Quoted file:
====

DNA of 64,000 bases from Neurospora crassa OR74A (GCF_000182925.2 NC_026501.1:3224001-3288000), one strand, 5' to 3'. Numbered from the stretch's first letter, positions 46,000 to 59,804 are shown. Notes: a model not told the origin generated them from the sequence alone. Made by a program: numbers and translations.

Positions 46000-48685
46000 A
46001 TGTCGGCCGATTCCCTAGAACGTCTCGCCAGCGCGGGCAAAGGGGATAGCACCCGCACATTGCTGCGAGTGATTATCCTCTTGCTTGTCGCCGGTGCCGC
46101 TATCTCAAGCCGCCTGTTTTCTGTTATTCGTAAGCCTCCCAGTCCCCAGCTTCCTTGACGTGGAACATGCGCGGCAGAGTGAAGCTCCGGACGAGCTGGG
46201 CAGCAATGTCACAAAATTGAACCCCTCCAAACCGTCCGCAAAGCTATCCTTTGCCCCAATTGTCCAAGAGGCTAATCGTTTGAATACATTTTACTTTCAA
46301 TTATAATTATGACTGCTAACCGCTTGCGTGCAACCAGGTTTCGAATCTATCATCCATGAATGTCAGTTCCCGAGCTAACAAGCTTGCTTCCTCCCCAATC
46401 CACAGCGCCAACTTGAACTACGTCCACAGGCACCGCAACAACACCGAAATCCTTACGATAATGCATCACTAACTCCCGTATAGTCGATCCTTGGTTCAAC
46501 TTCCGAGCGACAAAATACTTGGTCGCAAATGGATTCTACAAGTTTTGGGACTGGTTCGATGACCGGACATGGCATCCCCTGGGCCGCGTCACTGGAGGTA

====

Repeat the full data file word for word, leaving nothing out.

DNA of 64,000 bases from Neurospora crassa OR74A (GCF_000182925.2 NC_026501.1:3224001-3288000), one strand, 5' to 3'. Numbered from the stretch's first letter, positions 46,000 to 59,804 are shown. Notes: a model not told the origin generated them from the sequence alone. Made by a program: numbers and translations.

Positions 46000-48685
46000 A
46001 TGTCGGCCGATTCCCTAGAACGTCTCGCCAGCGCGGGCAAAGGGGATAGCACCCGCACATTGCTGCGAGTGATTATCCTCTTGCTTGTCGCCGGTGCCGC
46101 TATCTCAAGCCGCCTGTTTTCTGTTATTCGTAAGCCTCCCAGTCCCCAGCTTCCTTGACGTGGAACATGCGCGGCAGAGTGAAGCTCCGGACGAGCTGGG
46201 CAGCAATGTCACAAAATTGAACCCCTCCAAACCGTCCGCAAAGCTATCCTTTGCCCCAATTGTCCAAGAGGCTAATCGTTTGAATACATTTTACTTTCAA
46301 TTATAATTATGACTGCTAACCGCTTGCGTGCAACCAGGTTTCGAATCTATCATCCATGAATGTCAGTTCCCGAGCTAACAAGCTTGCTTCCTCCCCAATC
46401 CACAGCGCCAACTTGAACTACGTCCACAGGCACCGCAACAACACCGAAATCCTTACGATAATGCATCACTAACTCCCGTATAGTCGATCCTTGGTTCAAC
46501 TTCCGAGCGACAAAATACTTGGTCGCAAATGGATTCTACAAGTTTTGGGACTGGTTCGATGACCGGACATGGCATCCCCTGGGCCGCGTCACTGGAGGTA